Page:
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New Photographer seeks advice: Hamilton Tank

  1. snunez Dec 7, 2018

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    Trying to get good at watch photography in preparation for selling off some of the collection, so my aim is for 'product shots' rather than artwork.

    This turns out to be a bit more difficult that I thought. With a bit of trial and error, the shots are at least clear using an iPhone 6 and a tripod to hold things still. However for 'product shots', the photos seem to make imperfections look much worse than they are in real life...

    This isn't too bad, except for some reflections in the glass. I found the crystal on these old watches to be quite troublesome, they are usually curved in all kinds of crazy ways, and it seems no matter what you do there is always some unwanted reflection..

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    you can see the compound curves of the crystal here...
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    Maybe it is just tank-styles? With their straighter edges, they seem to reflect background in a more recognizable way.
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    Below is an example of the photo making things look much worse than they are in real life. The scratch on the crystal is not really that noticeable. You can see it, but on a watch this old it is not what I would call a 'deal breaker', but the photo sure make it look bad. It seems all the imperfections are magnified in this particular shot. Any ideas why? I'm not trying to mislead potential buyers, but this is an obviously unflattering shot...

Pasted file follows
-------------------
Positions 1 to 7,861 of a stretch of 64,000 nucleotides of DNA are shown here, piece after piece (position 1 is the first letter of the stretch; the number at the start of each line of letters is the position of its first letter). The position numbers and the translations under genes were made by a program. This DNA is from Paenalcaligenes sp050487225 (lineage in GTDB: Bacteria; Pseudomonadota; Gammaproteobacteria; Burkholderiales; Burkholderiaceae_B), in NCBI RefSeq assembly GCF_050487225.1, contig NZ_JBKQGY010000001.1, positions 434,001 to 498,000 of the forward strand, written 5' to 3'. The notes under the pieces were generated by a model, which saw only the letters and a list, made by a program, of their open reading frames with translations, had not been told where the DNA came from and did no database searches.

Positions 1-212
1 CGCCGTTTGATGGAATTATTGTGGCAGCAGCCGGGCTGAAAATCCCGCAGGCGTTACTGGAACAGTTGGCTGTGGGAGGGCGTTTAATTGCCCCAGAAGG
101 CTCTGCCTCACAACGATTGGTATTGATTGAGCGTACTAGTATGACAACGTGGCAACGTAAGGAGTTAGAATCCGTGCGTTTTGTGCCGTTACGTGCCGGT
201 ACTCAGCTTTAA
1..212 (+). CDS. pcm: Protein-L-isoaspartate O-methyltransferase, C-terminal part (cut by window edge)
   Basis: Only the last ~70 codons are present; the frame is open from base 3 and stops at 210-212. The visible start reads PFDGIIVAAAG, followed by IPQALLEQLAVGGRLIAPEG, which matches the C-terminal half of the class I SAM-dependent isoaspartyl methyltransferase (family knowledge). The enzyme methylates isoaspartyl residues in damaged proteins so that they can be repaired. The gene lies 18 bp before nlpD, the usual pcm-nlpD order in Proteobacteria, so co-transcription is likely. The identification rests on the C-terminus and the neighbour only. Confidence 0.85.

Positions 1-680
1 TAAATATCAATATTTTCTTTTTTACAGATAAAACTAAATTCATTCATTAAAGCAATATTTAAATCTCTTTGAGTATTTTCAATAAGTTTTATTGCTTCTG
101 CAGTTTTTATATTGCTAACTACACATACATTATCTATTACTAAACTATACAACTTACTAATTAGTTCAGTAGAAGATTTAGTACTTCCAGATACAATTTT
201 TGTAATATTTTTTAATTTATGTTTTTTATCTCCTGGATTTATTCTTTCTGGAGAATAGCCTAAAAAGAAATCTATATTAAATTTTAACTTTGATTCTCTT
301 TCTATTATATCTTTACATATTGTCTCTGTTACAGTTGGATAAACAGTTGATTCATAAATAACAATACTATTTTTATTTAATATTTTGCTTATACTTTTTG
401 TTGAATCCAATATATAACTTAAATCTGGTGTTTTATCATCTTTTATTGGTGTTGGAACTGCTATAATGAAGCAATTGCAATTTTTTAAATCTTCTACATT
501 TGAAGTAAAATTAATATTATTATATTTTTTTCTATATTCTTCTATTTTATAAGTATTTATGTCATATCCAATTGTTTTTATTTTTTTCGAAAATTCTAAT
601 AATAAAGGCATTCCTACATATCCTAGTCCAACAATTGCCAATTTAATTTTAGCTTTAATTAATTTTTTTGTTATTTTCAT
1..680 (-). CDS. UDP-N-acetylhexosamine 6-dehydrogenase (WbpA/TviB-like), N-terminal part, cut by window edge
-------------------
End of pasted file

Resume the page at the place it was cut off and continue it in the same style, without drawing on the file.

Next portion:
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    Not much to comment on here, just part of the 'product' package of photos for the buyer
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    Finally, the back using something called HDR enabled on the camera. It seems to produce multiple images for every shot. I cannot see any reason not to use this, as there is no extra effort involved. It does seem to make a difference.
    IMG_1878.JPG IMG_1879.JPG IMG_1880.JPG


    Anyone else using an iPhone to take pictures of watches they are selling? I'd love any advice or comments. I'm new to photography in general, and watch selling in general, having been a 'keeper' for the longest time.
     
  2. Vitezi Dec 7, 2018

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  3. snunez Dec 7, 2018

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  4. Foo2rama Keeps his worms in a ball instead of a can. Dec 7, 2018

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    If you used a light box for those shots, you need more and brighter light sources.

    Not knowing what HDR is and trying to get good at photography means you’ve done little research.
     
  5. snunez Dec 9, 2018

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    Can you help me understand the 'brighter' part of the comment? I think that there probably is uneven illumination; the light box was set in the sun that comes in during the afternoon, and my research tells me that is going to cause shadows and uneven lighting. Overall though, I would have thought that the camera, especially in HDR mode, would compensate for a given light level.
     
  6. Foo2rama Keeps his worms in a ball instead of a can. Dec 9, 2018

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    I use 4-5 light sources outside my light boxes to prevent high and low lights.

    HDR will tend to magnify high and low lights.